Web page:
Oakland struggles to improve school lunch program

High free and reduced rate makes implementing change difficult.

June 29—Over the past few years, Berkeley, Calif.’s school district has made national news with its school lunch improvements. Now, Berkeley’s neighbor Oakland is trying to get a food revolution going, too. The Oakland Unified School District serves about 6 and a half million meals per year. This volume makes the task of overhauling the school food system a daunting one. While Berkeley’s school district has 9,400 students, with about 40% qualifying for free or reduced lunch, Oakland Unified has 38,000 students, with over 70% qualifying. At some schools, this number is over 90%.

District-wide, Oakland schools serve about 9,000 breakfasts per day, 21,000 lunches, 8,500 snacks, and now 500 suppers. Given this high demand, Oakland’s school district recently undertook a study on how to improve its Nutrition Services department, responsible for school meals. The report, a partnership with the Center for Eco Literacy, recommends facilities improvements, fresher and more organic ingredients, and the construction of a large central commissary with an organic farm. In a district where many students eat up to five times a day at school, these are big issues.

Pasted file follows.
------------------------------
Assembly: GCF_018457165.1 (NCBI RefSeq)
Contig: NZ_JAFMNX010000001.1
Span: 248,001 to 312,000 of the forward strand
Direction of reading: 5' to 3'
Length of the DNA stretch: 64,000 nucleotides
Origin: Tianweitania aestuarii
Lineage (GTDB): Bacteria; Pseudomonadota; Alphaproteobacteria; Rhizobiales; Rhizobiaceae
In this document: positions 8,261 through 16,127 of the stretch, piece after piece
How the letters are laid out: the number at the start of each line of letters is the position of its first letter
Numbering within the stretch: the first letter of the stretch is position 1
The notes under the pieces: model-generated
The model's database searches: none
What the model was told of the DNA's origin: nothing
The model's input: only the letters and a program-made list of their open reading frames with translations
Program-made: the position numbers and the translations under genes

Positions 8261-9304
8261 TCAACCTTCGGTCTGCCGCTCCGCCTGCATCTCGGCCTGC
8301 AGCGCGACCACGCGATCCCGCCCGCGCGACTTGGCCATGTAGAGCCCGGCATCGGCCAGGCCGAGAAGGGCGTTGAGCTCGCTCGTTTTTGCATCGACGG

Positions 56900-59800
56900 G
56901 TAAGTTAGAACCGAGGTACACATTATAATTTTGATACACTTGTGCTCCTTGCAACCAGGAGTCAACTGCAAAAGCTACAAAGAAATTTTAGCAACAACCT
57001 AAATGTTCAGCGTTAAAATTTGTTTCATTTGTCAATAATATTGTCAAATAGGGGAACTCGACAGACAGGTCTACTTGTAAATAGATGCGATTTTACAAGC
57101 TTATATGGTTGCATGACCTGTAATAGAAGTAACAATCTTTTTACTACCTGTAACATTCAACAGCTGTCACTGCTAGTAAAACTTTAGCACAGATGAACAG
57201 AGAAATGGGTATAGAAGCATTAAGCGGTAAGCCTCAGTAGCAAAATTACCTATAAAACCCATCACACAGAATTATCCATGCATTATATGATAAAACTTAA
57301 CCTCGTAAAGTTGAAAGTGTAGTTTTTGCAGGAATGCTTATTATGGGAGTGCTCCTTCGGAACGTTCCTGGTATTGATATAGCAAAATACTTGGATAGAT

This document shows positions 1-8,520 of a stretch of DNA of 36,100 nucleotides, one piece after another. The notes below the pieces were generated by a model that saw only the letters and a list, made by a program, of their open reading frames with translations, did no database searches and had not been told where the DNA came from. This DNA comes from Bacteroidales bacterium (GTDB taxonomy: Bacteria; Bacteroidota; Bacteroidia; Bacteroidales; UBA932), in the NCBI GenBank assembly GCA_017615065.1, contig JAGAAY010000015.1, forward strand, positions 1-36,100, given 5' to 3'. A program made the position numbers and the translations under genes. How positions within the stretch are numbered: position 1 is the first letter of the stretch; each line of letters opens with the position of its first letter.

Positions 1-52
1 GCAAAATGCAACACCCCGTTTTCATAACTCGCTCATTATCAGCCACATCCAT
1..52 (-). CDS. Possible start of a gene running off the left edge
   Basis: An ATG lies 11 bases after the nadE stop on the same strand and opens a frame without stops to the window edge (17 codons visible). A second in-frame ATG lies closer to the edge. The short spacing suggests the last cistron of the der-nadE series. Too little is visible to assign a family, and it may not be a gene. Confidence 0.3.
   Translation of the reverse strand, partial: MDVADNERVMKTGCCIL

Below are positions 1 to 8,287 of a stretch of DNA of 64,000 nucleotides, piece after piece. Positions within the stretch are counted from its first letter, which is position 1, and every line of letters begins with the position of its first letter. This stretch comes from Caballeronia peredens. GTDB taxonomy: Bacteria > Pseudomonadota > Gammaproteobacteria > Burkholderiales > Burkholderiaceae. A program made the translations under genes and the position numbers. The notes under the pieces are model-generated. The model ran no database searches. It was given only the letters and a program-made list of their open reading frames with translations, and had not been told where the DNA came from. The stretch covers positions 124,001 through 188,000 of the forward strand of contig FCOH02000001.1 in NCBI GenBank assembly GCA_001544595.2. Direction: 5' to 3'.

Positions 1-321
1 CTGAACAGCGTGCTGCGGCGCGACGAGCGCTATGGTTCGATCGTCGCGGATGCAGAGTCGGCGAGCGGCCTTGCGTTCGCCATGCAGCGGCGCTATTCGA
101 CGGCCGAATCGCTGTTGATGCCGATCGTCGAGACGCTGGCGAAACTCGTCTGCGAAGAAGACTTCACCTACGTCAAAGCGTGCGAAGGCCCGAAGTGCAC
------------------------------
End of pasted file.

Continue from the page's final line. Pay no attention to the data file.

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The funding is part of a $12 million award spread among 12 districts throughout the state by Gov. Andrew Cuomo.

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